Thursday, January 17, 2013

Pauline Phillips aka Abigail Van Buren, aka Dear Abby

Dear Abby has died. I mean the original one, Pauline Phillips. Her daughter took over the column several years ago.

Dear Abby and Ann Landers (Eppie Lederer) were identical twin sisters. Ironically, they were estranged for years because Pauline started her column a few months after Eppie took over the Ann Landers column. Identical twins who refused to speak to each other were advising people how to conduct their lives.

But here's the column that infuriated me for years. I got mad whenever I thought about it. I finally started talking about it. Talking helped.

Here it is:
Dear Abby: Several years ago, you printed a letter from a young man who had been expecting a new car for his high school graduation gift. To his great disappointment, he received a Bible instead. Out of anger, he stormed out of the house and never spoke to his father again. After his father's funeral, the young man located the Bible his father had given him, only to find a key to a new car taped in the back.
Our pastor would like a copy of that column for a future sermon.I would be most grateful if you would please send me that column.
- Valerie Bosselman, Omaha
Dear Valerie: That column is a long-time favorite of mine. However, as is often the case, a few details are somewhat different from the story you recalled. Here's the original:
Dear Abby: A young man from a wealthy family was about to graduate from high school. It was the custom in that affluent neighborhood for the parents to give the graduate an automobile. "Bill" and his father had spent months looking at cars, and the week before graduation, they found the perfect car.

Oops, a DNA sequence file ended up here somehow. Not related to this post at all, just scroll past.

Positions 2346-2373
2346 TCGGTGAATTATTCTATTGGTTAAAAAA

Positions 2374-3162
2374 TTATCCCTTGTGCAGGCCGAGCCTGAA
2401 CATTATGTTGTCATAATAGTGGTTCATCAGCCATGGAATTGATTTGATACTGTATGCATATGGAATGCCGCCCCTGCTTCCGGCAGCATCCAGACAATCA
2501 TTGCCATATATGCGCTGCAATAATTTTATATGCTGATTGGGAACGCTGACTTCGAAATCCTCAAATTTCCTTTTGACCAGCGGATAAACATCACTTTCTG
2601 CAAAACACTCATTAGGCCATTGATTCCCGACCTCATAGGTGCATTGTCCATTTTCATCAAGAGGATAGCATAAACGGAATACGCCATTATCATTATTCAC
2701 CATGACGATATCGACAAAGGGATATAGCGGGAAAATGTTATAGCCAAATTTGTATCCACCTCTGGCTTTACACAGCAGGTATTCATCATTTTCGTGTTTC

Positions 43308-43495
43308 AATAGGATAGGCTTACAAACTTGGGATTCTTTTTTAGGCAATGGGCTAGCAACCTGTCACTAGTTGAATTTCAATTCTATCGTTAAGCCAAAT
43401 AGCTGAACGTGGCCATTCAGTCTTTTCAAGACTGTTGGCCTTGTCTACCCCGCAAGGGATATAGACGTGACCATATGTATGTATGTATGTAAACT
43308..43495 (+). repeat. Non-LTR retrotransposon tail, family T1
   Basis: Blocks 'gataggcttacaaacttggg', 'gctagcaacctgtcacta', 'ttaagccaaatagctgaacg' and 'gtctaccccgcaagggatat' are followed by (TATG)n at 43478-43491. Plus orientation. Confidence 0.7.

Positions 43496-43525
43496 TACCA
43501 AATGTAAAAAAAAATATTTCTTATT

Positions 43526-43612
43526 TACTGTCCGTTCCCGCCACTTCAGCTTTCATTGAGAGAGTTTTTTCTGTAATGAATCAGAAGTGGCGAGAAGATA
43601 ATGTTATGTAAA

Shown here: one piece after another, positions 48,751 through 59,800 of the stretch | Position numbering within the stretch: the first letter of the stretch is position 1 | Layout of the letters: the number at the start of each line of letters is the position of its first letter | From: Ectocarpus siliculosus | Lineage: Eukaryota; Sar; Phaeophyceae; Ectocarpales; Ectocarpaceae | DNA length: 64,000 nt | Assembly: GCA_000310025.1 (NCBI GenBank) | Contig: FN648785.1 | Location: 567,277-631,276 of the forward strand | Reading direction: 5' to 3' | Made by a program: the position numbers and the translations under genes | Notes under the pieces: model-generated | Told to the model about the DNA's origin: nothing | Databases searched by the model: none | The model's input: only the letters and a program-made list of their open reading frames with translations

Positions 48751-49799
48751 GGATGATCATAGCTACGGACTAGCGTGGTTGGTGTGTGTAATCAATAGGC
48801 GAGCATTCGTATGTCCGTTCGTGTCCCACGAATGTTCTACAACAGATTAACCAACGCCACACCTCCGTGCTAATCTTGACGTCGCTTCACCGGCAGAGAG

On the eve of his graduation, his father handed him a gift-wrapped Bible. Bill was so angry that he threw the Bible down and stormed out of the house. He and his father never saw each other again. It was the news of his father's death that brought Bill home again.
As he sat one night going through his father's possessions that he was to inherit, he came across the Bible his father had given him. He brushed away the dust and opened it to find a cashier's check, dated the day of his graduation - in the exact amount of the car they had chosen together.
- Beckah Fink, Texas
Dear Beckah: I hope Bill read the Bible cover to cover, for it contained much that he needed to learn: "A foolish son is a grief to his father, and bitterness to her who bore him." (Proverbs 17:25)

There are only two messages I can make out in this story:

1.  Don't get mad if someone gives you a Bible because it might have a check in it.

2.  If you want to give someone a check, don't put it in a Bible.

And I guess there is a third lesson. That a lot of people have no clue at all. They listen to some parable and act like they're deeply moved by it. In fact, they have no idea that it has any deeper meaning. They'll react the same way to any story as long as it has a Bible in it.

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